KING: Right.

GANGEL: Don't play Tanner, don't beat him at tennis, don't you know, play golf, he was absolutely...

KING: Right.

GANGEL: ... driven and competitive.

KING: To that point I was checking in like you did constantly on his health, but just a couple of months ago and his longtime spokesman Jim McGrath told me that he's looking forward to his Houston Astros beating my Boston Red Sox.

GANGEL: There you go.

KING: It turned out that way but that's what George H. W. Bush was, he was always competitive about...

GANGEL: Right.

KING: ... his sports teams.

Thank you so much...

GANGEL: Sure.

KING: ... for your great reporting. We'll see you throughout the day.

George H. W. Bush's political career spanned four decades. He preferred to keep his message civil but his campaigns often turned ugly. How did he change politics? Here's a look back, George H. W. Bush, the politician.

(BEGIN VIDEOTAPE)

UNIDENTIFIED MALE: It was the defining promise of his presidential campaign.

(BEGIN VIDEO CLIP)

GEORGE H. W. BUSH, DECEASED, FORMER, 41ST PRESIDENT OF THE UNITED STATES OF AMERICA: Read my lips...

REPUBLICAN CONVENTION: NO NEW TAXES.

GEORGE H. W. BUSH, DECEASED, FORMER, 41ST PRESIDENT OF THE UNITED STATES OF AMERICA: ... "No New Taxes."

(END VIDEO CLIP)

UNIDENTIFIED MALE: That was his 1988 Republican Convention Speech.

Just two years later during the buildup to the Gulf War, he broke it, knowing it would infuriate conservatives and perhaps cost him his job.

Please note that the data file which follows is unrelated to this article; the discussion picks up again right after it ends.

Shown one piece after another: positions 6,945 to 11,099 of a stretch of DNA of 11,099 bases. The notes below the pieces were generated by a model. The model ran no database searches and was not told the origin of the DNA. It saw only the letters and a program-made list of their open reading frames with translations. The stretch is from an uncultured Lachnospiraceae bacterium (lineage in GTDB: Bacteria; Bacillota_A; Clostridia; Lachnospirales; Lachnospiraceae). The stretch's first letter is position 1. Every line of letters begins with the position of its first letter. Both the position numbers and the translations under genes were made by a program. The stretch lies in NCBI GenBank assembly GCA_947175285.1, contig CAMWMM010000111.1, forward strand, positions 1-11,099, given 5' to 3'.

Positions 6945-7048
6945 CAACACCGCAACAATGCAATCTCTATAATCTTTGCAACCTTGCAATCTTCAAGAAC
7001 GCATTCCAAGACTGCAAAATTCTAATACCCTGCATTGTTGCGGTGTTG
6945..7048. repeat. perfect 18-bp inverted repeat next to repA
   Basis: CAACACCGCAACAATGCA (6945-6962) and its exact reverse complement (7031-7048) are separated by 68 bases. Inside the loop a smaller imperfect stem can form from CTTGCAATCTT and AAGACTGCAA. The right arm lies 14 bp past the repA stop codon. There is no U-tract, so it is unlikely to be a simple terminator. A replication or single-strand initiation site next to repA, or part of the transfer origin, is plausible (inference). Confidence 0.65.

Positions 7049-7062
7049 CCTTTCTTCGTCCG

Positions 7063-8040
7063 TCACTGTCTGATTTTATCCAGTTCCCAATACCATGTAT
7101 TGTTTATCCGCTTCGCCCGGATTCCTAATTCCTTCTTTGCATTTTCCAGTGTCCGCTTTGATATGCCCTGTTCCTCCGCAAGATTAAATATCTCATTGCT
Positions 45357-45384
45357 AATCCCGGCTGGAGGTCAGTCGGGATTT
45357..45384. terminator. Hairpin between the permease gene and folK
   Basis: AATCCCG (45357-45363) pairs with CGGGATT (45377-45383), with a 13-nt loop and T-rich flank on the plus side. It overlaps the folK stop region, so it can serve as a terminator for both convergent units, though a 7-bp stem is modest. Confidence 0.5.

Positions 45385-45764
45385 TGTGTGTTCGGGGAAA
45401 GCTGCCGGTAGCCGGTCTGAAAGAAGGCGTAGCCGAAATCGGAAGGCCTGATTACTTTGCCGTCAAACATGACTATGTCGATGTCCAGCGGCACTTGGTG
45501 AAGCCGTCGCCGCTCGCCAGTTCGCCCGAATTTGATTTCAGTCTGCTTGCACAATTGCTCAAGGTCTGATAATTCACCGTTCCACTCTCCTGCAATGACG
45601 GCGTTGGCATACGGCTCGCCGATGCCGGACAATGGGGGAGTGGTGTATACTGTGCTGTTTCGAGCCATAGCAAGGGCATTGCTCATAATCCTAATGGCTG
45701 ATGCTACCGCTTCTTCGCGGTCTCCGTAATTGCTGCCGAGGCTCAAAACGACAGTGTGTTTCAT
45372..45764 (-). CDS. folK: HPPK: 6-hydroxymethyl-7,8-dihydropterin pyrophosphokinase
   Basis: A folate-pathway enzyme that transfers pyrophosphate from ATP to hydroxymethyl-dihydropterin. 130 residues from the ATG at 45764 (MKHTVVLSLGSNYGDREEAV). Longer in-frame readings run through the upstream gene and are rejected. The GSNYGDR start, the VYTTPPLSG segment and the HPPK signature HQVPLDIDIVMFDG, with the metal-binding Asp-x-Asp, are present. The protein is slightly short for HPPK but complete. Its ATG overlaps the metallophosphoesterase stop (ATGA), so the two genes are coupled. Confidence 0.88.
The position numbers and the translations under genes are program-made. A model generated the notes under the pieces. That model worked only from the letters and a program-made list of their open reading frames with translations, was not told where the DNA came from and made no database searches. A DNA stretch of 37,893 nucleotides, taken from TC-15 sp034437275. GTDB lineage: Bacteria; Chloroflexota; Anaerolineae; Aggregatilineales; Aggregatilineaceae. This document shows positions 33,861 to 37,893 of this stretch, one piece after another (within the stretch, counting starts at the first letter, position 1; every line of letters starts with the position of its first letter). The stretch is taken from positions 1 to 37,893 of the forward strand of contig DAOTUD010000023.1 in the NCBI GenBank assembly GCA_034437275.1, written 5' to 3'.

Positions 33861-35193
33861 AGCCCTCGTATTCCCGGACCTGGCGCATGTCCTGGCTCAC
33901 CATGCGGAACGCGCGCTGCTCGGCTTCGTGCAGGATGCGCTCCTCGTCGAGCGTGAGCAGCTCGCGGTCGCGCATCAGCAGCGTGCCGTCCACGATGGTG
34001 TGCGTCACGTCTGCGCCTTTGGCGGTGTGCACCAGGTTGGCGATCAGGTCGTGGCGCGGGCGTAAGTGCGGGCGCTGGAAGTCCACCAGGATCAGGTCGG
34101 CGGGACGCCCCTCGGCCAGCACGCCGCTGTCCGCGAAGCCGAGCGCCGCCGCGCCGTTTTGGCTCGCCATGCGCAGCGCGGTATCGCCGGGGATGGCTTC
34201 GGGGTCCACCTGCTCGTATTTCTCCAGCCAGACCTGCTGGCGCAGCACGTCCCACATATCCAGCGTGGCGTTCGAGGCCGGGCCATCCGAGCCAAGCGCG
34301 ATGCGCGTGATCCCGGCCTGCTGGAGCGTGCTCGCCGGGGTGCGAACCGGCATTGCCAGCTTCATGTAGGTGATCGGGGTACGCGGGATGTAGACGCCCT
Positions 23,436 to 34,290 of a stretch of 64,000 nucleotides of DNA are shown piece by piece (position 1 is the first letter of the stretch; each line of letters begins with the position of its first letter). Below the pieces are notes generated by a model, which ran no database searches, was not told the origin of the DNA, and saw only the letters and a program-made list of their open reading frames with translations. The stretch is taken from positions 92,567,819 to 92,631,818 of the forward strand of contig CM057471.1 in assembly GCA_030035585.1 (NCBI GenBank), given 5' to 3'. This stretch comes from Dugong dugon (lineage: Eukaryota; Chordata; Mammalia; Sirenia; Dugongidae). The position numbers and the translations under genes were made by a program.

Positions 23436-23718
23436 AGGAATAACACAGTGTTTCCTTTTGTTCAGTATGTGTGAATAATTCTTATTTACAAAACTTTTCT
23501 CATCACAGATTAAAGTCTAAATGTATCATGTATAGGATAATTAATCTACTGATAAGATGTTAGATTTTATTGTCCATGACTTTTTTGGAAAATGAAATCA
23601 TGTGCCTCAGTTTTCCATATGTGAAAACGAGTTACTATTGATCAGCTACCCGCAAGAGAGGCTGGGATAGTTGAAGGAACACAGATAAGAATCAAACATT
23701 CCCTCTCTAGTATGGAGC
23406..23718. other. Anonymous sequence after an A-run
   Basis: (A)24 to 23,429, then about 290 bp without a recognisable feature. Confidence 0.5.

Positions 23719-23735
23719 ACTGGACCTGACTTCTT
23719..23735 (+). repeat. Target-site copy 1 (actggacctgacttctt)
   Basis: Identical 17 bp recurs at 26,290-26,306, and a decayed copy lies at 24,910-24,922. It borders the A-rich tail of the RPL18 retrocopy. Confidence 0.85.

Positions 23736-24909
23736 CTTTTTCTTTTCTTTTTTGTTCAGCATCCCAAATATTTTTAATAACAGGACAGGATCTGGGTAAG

(BEGIN VIDEO CLIP)

GEORGE H. W. BUSH, DECEASED, FORMER, 41ST PRESIDENT OF THE UNITED STATES OF AMERICA: As we speak, our nation is standing together against Saddam Hussein's aggression. But here at home there's another threat, a cancer, gnawing away at our nation's health, that cancer is the budget deficit.

The only thing wrong...

(END VIDEO CLIP)

UNIDENTIFIED MALE: All his political people said, "don't raise taxes" but President Bush was convinced he had to. He put the country ahead of his own political standing, agreeing in the end to a compromise that included about three dollars in cuts for every new dollar in taxes.

(BEGIN VIDEO CLIP)

GEORGE H. W. BUSH, DECEASED, FORMER, 41ST PRESIDENT OF THE UNITED STATES OF AMERICA: There comes a time when you have to simply make tough decisions, give a little to get what is best for the country.

(END VIDEO CLIP)

UNIDENTIFIED MALE: If you do the math, you don't get the Clinton-era balanced budgets without the Bush-era tax compromise. Conservatives revolted and the Bush team believes that broken promise was a big reason he lost.

(BEGIN VIDEO CLIP)

GEORGE H. W. BUSH, DECEASED, FORMER, 41ST PRESIDENT OF THE UNITED STATES OF AMERICA: (inaudible) America.

(END VIDEO CLIP)

UNIDENTIFIED MALE: George Bush had many stops on his path to the presidency, he was the last World War II veteran to win the White House.

He served a couple terms in Congress, lost a couple of U. S. Senate races, and was Republican Party chairman during the wilderness years of Watergate.

He decided to challenge Jimmy Carter in 1980 but an incumbent president wasn't his biggest problem.

(BEGIN VIDEO CLIP)

PRESIDENT RONALD REAGAN, DECEASED, FORMER, 40TH PRESIDENT OF THE UNITED STATES OF AMERICA: I am paying for this microphone Mr. Green.

(END VIDEO CLIP)

UNIDENTIFIED MALE: Despite winning the Iowa caucuses, Bush couldn't sustain what he called, "The Big Mo," as in momentum.

(BEGIN VIDEO CLIP)